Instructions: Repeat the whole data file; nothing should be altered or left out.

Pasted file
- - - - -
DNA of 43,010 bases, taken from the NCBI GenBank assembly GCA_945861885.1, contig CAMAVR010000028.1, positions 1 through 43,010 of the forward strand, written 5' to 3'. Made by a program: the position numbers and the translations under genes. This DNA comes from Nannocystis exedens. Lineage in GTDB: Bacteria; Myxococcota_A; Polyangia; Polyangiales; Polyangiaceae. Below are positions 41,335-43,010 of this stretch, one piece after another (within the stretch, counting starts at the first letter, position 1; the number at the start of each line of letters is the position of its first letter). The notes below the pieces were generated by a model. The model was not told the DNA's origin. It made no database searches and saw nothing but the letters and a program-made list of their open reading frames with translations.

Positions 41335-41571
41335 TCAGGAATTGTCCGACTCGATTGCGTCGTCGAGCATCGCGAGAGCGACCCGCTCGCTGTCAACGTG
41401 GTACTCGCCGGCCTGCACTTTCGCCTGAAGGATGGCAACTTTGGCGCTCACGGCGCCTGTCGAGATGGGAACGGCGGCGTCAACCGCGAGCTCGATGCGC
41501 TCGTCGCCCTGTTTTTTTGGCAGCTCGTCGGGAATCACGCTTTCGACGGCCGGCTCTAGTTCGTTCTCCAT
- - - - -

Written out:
DNA of 43,010 bases, taken from the NCBI GenBank assembly GCA_945861885.1, contig CAMAVR010000028.1, positions 1 through 43,010 of the forward strand, written 5' to 3'. Made by a program: the position numbers and the translations under genes. This DNA comes from Nannocystis exedens. Lineage in GTDB: Bacteria; Myxococcota_A; Polyangia; Polyangiales; Polyangiaceae. Below are positions 41,335-43,010 of this stretch, one piece after another (within the stretch, counting starts at the first letter, position 1; the number at the start of each line of letters is the position of its first letter). The notes below the pieces were generated by a model. The model was not told the DNA's origin. It made no database searches and saw nothing but the letters and a program-made list of their open reading frames with translations.

Positions 41335-41571
41335 TCAGGAATTGTCCGACTCGATTGCGTCGTCGAGCATCGCGAGAGCGACCCGCTCGCTGTCAACGTG
41401 GTACTCGCCGGCCTGCACTTTCGCCTGAAGGATGGCAACTTTGGCGCTCACGGCGCCTGTCGAGATGGGAACGGCGGCGTCAACCGCGAGCTCGATGCGC
41501 TCGTCGCCCTGTTTTTTTGGCAGCTCGTCGGGAATCACGCTTTCGACGGCCGGCTCTAGTTCGTTCTCCAT